Writers are used to rejection. It is just part of the process. And usually the rejection wording is benign. Something like, Sorry but it doesn’t fit our present needs.
But then there is the editor who absolutely hates it and gives the reasons why. That happened to me recently.
When I read this editor’s criticism of my heroine it nearly gave me whiplash. I obviously didn’t share my message too well.
At first I was hurt. Then I became angry, Then I got offended. The three phases of being misunderstood. Ever been there? It isn’t a pleasant or peaceful place to be. I realized I needed to take action before I let this offense take me to a dark place and make decisions I would regret later. Here are the steps I take when something like this happens:
1. I take a deep breath
2. I ask myself, what is true? If any of this editor’s points are valid. I would benefit if I’d listen. I must always be teachable.
3. I must consider the editor and give the benefit of the doubt. Perhaps this person has so many manuscripts to read that there is only time to skim. Being a Christian editor, maybe this person has different denominational beliefs from me that hid the nuances of my character’s behaviors that I actually patterned after Jesus’ disciples’.
4. I must have a plan of action. And I do. Having a direction helps me move forward instead of looking back.
Being misunderstood is hard, but it happens. Having your message misunderstood is painful. For those of you who have read my posts for any amount of time knows how important helping others through my message is to me. But it happens. Life goes on and so must we.
There are two choices we can make after being misunderstood, we can either let it deepen our character by taking the steps above, or we can let it darken us by putting us in a dungeon of bitterness.
I choose to move on. How about you?
WHAT I HAVE LEARNED FROM WEEDS
I have a love/hate relationship with weeds. I hate them in my garden. They are obnoxious and stubborn. While pulling them is necessary, it also seems futile. Kinda like the Walmart employee whose job is pushing carts back into the store. I feel sorry for the guy because for every cart he returns to the store twenty are rolled out. That is how I feel after wrestling them out of the ground, putting down fresh mulch, I enjoy the weed-free garden for about, ummmm, two days?
On the other hand, I’ve learned a lot from these aggravating plants and that is what I love about them. Below are a few things I’ve gleaned from weeds:
Weeds will grow anywhere. No matter how rich or poor the soil is they adapt and thrive.
- Adapting and thriving. Good advice from nature. Neal is a good example. When we were first married his job was changed from virus research (his specialty) to avian serology. (Chicken blood) At first he fumed and resisted this change, but then he decided to own this change. Today is one of the vice-presidents at Tyson Foods. And it was avian serology that paid for his doctorate.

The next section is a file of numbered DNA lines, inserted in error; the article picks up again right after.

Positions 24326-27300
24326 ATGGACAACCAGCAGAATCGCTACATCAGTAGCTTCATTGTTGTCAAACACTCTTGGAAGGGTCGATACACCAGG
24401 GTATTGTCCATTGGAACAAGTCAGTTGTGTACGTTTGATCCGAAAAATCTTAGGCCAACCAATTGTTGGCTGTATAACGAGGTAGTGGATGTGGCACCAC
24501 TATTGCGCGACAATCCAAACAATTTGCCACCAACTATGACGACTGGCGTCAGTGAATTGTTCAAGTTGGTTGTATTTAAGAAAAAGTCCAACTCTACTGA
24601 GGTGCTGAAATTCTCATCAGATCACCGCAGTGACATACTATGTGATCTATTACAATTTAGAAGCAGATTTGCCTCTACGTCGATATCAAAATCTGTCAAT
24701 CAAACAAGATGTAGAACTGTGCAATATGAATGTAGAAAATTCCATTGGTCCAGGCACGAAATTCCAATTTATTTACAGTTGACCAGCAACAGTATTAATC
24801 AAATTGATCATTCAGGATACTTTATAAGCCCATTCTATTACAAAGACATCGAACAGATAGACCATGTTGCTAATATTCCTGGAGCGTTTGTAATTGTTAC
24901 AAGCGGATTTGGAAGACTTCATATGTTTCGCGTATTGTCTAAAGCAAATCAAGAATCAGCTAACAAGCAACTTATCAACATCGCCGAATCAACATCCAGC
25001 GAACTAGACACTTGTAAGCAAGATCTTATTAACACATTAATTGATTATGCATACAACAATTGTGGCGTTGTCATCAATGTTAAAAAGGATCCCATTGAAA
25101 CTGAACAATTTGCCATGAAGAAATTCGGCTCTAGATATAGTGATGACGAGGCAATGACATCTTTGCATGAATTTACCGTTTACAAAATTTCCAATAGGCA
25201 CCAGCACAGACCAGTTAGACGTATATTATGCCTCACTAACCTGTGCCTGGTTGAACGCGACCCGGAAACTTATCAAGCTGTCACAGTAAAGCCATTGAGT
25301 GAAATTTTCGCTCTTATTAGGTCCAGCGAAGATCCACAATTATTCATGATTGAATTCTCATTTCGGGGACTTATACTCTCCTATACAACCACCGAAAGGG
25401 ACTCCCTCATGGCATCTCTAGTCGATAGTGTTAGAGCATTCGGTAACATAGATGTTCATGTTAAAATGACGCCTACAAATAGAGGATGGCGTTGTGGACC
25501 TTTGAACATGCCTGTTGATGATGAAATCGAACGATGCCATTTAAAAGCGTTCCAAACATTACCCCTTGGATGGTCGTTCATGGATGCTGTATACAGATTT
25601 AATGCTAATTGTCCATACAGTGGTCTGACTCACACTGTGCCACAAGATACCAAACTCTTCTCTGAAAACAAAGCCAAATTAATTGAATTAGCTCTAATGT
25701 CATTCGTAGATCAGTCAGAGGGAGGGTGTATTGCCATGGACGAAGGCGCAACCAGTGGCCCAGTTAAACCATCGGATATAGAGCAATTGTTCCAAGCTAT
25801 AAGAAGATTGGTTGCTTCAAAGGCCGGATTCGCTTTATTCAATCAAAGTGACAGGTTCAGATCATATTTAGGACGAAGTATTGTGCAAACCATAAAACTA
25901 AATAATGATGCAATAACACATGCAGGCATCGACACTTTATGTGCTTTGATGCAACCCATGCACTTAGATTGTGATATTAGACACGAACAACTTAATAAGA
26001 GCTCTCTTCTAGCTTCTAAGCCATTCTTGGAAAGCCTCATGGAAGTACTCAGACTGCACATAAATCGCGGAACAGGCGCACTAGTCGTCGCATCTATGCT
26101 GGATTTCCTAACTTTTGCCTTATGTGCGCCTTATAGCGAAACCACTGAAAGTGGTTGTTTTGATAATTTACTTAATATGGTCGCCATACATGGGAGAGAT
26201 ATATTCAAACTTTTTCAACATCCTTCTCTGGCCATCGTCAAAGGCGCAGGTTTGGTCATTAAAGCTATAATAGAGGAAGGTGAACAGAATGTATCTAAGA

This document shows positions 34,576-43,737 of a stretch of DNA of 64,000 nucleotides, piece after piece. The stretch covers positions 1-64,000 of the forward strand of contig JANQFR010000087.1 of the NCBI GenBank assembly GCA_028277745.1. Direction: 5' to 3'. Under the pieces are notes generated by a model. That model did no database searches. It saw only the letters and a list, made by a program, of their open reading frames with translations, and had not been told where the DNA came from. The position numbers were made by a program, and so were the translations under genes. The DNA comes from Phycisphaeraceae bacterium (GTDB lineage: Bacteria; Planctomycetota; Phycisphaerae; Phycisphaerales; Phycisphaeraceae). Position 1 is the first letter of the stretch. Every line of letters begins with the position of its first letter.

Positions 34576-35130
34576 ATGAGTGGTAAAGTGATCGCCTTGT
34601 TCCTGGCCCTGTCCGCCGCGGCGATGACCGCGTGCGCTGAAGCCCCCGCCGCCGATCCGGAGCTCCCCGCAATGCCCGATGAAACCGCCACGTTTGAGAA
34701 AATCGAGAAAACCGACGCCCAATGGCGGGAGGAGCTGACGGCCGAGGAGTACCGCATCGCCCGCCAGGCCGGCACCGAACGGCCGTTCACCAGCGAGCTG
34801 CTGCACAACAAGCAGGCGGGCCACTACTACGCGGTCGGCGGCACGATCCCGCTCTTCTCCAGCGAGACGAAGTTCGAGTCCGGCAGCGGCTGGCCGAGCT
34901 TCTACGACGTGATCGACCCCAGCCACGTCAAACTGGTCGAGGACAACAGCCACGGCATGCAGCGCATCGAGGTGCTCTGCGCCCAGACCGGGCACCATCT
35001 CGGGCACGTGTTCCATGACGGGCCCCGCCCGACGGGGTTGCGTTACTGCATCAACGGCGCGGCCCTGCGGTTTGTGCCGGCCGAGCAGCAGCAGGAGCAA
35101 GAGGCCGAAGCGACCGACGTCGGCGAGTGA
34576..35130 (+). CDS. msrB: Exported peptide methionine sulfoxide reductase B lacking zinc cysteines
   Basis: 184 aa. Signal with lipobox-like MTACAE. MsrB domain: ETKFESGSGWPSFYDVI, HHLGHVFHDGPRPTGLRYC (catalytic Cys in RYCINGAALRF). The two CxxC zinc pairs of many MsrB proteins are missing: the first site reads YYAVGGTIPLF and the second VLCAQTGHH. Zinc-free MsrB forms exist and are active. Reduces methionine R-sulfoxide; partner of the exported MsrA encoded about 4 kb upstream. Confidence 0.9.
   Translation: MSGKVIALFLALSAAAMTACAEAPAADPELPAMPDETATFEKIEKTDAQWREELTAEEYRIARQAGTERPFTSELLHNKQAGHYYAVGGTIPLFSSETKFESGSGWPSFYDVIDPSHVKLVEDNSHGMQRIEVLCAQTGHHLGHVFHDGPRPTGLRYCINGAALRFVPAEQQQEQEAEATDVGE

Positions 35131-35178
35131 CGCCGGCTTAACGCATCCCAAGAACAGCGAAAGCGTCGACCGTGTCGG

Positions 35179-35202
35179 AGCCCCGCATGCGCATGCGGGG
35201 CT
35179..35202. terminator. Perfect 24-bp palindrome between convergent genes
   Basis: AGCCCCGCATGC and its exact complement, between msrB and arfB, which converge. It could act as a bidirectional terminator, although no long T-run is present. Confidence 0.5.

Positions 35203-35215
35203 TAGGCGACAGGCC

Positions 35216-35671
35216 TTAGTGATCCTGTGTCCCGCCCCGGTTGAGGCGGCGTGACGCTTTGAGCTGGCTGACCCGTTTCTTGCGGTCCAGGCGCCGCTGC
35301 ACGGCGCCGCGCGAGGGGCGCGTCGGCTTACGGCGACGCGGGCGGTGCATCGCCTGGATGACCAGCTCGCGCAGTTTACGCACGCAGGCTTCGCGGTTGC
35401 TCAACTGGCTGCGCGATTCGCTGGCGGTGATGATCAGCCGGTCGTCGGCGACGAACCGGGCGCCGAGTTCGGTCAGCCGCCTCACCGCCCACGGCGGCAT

Weeds will thrive in a drought. They send their roots deeper and deeper. That is why it is so hard to get the blasted things out. And besides them having a deep roots, they also cling to rocks in the soil. Conversely the plants that I lovingly put in the ground, feed and faithfully water, constantly wilt, attract white flies, gnawing bugs, and get funguses. Such divas!
- Attitude adjustment. Instead of complaining when there is more month than money, when my incredibly fantastic manuscript is rejected, when I’m forgotten or ignored, when there is stress in my family, (you get the idea) instead of letting these things make me bitter, I learn from them, emotionally overcome them, and concentrate on the big picture. Hopefully I will send my roots deeper and become a better person.
Weeds scatter seeds. Unlike my diva plants, weeds are very industrious and prolific. They do not depend on others to get the job done. My diva plants produce fruit, but expect me to gather their seeds and plant them.
- Productive. I waste time waiting for perfect conditions or for someone else.
Weeds can become divas. I noticed that the weeds that grow close to my diva plants have shallow roots. They get all the food and water handed to them on a silver platter so to speak. So when I weed they come right out.
What about you? Have you learned anything from weeds or weeding your garden? Please share it with us!